- SOAN 265 (Critical Perspectives on Development): Spring 2020
- This class has been critical to gaining an understanding of relationships between the global north and south and how these relationships interact with environmental issues, and more specifically those related to water.
- INT 3110 (International Political Thought): Fall 2018
- This was an introductory International Relations course that I took studying abroad in Norway at Bjørknes Høyskole. I wrote my final paper on the relationship between green theory and capitalism and whether the two can coexist. This course and my focus in it gave me a more in depth understanding of the way that economic and environmental issues interact on the global scale.
- POLS 350 (Geopolitics of the Arctic): Fall 2018
- I took this course studying abroad in Norway at Bjørknes Høyskole. This course covered the ways that politics, the environment, the economy, and other international issues are connected to and changing because of the melting ice in the Arctic.
- INT 6070 (War & Peace in the Middle East): Fall 2018
- I took this course studying abroad in Norway at Bjørknes Høyskole. This was a international history course that covered the relationship between western actors in the colonial and more modern era and the Middle East. There are a lot of similarities between this relationship and the relationship that western actors have with the global south.
Here are the required breadth courses I will include in my ENVS major/minor: CHEM 100, GEOL 150, ECON 260, IA 257, SOAN 265, HIST 261, PHIL 215. These are in addition to my ENVS core courses, and the area of interest courses I propose above.
Feedback to date
- Feb 18th: Meeting with Maryann helped me narrow the scope of my project to focus on water rather than just the relationship between the Global North and South. She also gave me helpful resources that I was able to use to help guide my research moving forward.
- March 7th: Maryann helped me refocus my questions so they were more related to development initiatives in the global south and less focused on the dynamics of discourse. Additionally she gave me useful feedback on my summary just by showing my how I could reword things and structure it.
- March 13th: Meeting with Jessica gave me a lot of important feedback. Changed my summary to not include anything explicitly about my project’s connection to the ENVS major. I also was told to avoid laundry lists and to fill in those gaps by effectively conveying my research. Also changed my related courses to be ones I have taken – not ones I will take.
- April 16th: Updated all of my content with the feedback I have received to date from Jessica and Maryann.
Revisions to date
- Bakker, Karen. 2007. “The ‘Commons’ Versus the ‘Commodity’: Alter-Globalization, Anti-Privatization and the Human Right to Water in the Global South.” Antipode 39 (3): 430–55. https://doi.org/10.1111/j.1467-8330.2007.00534.x.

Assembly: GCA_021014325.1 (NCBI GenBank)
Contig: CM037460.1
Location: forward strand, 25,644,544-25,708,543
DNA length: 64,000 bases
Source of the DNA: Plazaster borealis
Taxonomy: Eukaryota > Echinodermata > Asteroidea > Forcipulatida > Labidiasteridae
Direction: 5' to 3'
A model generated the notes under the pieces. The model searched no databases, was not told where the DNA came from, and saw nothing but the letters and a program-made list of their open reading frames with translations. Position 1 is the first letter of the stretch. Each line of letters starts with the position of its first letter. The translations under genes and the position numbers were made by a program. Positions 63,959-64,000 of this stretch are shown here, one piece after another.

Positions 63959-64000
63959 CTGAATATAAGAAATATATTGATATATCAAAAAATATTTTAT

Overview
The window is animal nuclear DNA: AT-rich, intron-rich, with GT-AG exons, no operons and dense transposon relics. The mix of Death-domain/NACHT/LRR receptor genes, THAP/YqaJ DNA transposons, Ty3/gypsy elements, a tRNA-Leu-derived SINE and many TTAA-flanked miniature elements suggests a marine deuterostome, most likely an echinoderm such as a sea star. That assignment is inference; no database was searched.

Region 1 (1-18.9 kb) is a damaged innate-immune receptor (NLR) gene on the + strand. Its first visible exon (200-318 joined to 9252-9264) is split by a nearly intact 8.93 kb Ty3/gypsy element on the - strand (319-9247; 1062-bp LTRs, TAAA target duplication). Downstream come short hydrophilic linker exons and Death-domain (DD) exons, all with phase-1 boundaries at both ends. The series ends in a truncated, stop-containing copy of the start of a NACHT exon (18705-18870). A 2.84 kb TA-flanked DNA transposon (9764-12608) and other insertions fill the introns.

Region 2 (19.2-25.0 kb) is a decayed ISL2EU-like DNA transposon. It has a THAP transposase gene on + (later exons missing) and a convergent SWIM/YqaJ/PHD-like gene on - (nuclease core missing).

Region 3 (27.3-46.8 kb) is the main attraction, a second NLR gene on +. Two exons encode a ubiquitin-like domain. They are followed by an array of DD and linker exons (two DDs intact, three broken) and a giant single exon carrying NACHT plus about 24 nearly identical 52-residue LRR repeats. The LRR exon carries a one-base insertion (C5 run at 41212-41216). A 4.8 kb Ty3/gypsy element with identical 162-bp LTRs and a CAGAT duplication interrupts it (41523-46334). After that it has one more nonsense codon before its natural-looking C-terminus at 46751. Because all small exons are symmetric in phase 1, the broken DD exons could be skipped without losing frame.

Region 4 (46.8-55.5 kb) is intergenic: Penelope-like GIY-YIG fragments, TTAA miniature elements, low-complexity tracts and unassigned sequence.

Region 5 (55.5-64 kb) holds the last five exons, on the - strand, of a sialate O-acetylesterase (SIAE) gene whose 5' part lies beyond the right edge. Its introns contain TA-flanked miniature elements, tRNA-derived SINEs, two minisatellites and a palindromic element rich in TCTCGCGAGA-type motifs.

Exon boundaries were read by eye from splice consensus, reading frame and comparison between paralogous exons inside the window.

- Barlow, Maude. “COMMENTARY: WATER IS A BASIC HUMAN RIGHT.” Peace Research 32, no. 4 (2000): 98-100. www.jstor.org/stable/23608003.
- Blaikie, Piers. 1995. “Changing Environments or Changing Views? A Political Ecology for Developing Countries.” Geography 80 (3): 203–14.
- Crow, Ben. 2001. “Water: Gender and Material Inequalities in the Global South,” September. https://escholarship.org/uc/item/0rq308jc.
- Gadgil, Ashok. 1998. “Drinking Water in Developing Countries.” Annual Review of Energy and the Environment 23 (1): 253–86. https://doi.org/10.1146/annurev.energy.23.1.253.
- Goldman, Michael. 2007. “How ‘Water for All!’ Policy Became Hegemonic: The Power of the World Bank and Its Transnational Policy Networks.” Geoforum 38 (5): 786–800. https://doi.org/10.1016/j.geoforum.2005.10.008.
- Goldman, Michael. 2005. “Imperial Nature” Yale University.
- Isham, Jonathan, and Satu Kähkönen. 2002. “How Do Participation and Social Capital Affect Community-Based Water Projects? Evidence from Central Java, Indonesia.” In The Role of Social Capital in Development, by Robert Puttnam, edited by Christiaan Grootaert and Thierry van Bastelaer, 1st ed., 155–87. Cambridge University Press. https://doi.org/10.1017/CBO9780511492600.007.
- Kohl, Benjamin. 2003. Privatization Bolivian Style: A Cautionary.
- Salaam-Blyther, Tiaji. 2012. “Global Access to Clean Drinking Water and Sanitation: U.S. and International Programs,” 40.
- Solomon, Edited Hussein, Anthony Turton, and Hussein Solomon. 2000. “Water Wars: Enduring Myth or Impending Reality.” The Soviet Union, 92.
- United Nations Glass Report. 2014. “Investing in Water and Sanitation: Increasing Access, Reducing Inequalities.” n.d. Koninklijke Brill NV. https://doi.org/10.1163/2210-7975_HRD-9841-2014003.